Zoning Out?  Not Allowed:  During a Math Class last week, I got lost in some long formula involving lots of Greek symbols, upper-case letters, and subscripts, when I just consciously decided to drift off to la-la land.  I just sort of said to myself, "I have no idea what's going on right now, but I have all the course materials.  I am going to make the 'easy right now' decision and go on mental auto-pilot.  I'll review it on my own time later and really learn it then."  This would've been okay during most undergrad lectures, and again through most boring, required military training, but not, I learned, here.  At some point I heard the words, "Work through thsi problem and turn to the person next to you to compare."  I scrambled to plug the numbers on the board into the formula, but -- no surprise -- had everything bass ackwards.  I felt like a dope when we did the partner review thing.  It wasn't a cold call in front of a group or anything, but it was enough of a wake-up call to impart a lesson: Class time can't be used for doodling or daydreaming.  It all matters.  Besides, given the daily limitations on time, the decision to 'space' during a 90-minute class is a pretty poor one. 

Easy There, SharpshooterNearly all the classmates I've met so far seem like truly interesting and down-to-earth people, but bear in mind that the group that self-selects to take the pre-term classes may not be a totally representative sample.  Even among that group, though, there always seemed to be one or two people in every class who wanted to "sharpshoot" the instructor (a grad student, sometimes from a Department outside the area in which they were teaching).  They wanted to challenge every chalkboard notation, and even every pre-fabricated slide.  I have no problem with that, but with the all-important caveat that if you're going to sharpshoot the instructor, you had BETTER be right about it.  It's one thing to ask how something was derived, or to frame a question like "I got $370 million for that answer but the slide says $350 million.  Can you show me the steps?"  However, if you say something like, "The slide is wrong.  It's 370," in a bold and even slightly arrogant way, you then look like a real fool when it turns out you're wrong.  (In this case, it was an Expected Net Present Value calculation of a project with a 90% chance of success, a 10% chance of total failure/investment loss, and an NPV of $400 million...and the right answer really was $350 mill).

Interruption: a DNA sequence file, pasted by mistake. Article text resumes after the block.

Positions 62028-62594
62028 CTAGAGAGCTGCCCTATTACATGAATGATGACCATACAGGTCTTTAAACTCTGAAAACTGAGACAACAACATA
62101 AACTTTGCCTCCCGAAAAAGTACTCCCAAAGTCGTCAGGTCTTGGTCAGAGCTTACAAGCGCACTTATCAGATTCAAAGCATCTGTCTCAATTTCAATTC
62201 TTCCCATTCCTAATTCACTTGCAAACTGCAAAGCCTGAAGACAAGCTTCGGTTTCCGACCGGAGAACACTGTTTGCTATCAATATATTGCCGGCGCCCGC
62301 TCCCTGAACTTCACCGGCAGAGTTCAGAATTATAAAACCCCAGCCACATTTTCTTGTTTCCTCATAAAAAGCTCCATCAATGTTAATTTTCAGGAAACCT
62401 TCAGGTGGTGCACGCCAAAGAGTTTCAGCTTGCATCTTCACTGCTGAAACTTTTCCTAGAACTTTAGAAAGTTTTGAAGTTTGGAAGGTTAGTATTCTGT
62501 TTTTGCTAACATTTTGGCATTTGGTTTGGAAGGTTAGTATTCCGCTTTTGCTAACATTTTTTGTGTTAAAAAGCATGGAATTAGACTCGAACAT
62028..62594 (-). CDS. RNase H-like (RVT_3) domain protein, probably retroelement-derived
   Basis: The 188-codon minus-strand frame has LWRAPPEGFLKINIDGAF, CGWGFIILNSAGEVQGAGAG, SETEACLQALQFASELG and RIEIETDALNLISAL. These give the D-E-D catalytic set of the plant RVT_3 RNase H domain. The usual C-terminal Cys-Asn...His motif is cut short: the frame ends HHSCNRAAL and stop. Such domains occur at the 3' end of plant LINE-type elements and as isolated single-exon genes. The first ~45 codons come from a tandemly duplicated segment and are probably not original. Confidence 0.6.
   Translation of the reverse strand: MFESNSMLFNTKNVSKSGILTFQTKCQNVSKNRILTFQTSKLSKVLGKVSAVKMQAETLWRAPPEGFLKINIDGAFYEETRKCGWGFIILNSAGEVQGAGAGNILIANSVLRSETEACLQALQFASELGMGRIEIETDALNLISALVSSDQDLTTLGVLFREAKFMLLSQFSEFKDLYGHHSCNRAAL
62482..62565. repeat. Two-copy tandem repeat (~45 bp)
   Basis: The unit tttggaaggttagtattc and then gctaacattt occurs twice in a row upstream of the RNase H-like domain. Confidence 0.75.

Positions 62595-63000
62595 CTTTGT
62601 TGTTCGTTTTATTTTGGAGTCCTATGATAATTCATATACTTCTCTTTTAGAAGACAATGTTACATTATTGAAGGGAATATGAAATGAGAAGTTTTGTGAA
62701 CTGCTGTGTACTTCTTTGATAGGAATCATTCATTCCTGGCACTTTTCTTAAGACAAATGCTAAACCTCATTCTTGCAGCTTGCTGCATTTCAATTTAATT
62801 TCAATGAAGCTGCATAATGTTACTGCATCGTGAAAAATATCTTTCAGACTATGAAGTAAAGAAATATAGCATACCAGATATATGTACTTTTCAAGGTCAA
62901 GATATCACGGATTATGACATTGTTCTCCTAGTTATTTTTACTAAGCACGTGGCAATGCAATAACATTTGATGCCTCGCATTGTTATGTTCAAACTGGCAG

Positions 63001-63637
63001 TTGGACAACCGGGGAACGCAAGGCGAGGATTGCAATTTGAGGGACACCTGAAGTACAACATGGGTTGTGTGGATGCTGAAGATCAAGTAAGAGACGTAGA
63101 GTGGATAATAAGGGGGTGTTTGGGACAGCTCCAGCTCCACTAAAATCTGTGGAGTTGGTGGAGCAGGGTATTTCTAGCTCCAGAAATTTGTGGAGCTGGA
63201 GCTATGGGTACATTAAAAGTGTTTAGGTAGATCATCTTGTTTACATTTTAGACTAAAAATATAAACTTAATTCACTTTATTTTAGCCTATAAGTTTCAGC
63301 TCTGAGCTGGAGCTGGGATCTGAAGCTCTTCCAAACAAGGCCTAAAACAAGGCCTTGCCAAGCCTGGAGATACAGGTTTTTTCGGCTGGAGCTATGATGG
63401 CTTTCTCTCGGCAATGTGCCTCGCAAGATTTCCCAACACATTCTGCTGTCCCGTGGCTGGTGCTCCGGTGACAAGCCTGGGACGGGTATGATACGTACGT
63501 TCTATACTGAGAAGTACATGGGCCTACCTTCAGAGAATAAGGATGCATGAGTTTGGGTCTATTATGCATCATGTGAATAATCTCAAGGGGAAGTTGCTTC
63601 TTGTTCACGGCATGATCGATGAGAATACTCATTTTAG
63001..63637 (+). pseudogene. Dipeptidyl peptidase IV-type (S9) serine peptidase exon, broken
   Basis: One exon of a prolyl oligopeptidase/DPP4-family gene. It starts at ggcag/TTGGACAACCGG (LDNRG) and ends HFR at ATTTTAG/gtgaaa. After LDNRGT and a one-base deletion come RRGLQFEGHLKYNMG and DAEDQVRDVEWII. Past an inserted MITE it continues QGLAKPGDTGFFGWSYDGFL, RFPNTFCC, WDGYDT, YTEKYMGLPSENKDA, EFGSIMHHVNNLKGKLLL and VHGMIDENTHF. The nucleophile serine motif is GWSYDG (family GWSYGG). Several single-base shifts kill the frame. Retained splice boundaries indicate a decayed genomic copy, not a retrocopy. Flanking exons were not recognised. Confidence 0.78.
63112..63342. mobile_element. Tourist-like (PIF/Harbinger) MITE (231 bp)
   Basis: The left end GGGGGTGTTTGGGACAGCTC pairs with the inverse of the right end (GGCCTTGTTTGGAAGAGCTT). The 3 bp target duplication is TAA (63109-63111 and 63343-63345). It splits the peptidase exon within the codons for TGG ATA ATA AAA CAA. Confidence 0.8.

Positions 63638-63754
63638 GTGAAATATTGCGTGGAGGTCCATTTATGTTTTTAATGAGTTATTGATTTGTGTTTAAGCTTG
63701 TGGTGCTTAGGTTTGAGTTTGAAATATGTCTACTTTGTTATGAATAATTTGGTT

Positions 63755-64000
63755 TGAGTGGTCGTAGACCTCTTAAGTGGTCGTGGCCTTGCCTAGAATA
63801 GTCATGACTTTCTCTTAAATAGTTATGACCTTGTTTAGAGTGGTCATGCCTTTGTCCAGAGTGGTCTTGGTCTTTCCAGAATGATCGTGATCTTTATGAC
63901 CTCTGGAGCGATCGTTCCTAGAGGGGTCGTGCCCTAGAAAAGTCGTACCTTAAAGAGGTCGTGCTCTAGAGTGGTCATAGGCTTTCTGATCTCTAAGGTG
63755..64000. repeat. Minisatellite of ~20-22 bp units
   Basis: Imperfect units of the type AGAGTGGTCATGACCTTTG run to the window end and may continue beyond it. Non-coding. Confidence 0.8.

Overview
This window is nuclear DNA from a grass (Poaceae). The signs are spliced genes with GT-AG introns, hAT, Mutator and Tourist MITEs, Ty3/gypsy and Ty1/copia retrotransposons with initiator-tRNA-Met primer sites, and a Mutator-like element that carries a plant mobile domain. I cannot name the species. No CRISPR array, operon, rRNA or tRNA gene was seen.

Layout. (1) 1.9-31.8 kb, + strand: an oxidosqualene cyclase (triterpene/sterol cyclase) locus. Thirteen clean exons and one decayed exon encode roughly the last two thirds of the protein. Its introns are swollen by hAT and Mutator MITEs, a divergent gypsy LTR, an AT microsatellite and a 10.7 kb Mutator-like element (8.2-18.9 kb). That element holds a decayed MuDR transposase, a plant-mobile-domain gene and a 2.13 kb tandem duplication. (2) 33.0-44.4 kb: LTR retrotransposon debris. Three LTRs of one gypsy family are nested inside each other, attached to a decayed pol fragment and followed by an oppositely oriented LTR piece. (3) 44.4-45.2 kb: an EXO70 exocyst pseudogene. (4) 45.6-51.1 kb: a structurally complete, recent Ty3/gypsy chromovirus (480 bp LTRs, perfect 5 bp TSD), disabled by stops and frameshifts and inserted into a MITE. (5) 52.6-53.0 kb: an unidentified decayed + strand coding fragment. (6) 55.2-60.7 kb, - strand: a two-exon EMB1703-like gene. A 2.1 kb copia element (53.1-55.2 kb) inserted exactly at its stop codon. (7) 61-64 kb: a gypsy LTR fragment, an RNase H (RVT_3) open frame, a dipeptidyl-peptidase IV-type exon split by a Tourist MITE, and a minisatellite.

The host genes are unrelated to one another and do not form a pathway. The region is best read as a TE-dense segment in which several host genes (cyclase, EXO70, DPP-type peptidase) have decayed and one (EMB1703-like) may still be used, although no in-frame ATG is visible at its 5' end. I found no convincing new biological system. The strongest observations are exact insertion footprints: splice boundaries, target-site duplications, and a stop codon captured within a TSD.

All told, last week was a great experience.  I'm honestly pretty surprised that a large group of people doesn't do this, especially considering that most people take a substantial chunk of time off before starting guess is that they just want to extend their summer vacations for one more week. 

One thing I know is that in order to be 'good enough' in the three core areas (Econ, Stats, and Accounting) I'll need to put in some overtime hours.  Books like the one pictured above will be perfect for those 40 quiet minutes each morning on the train.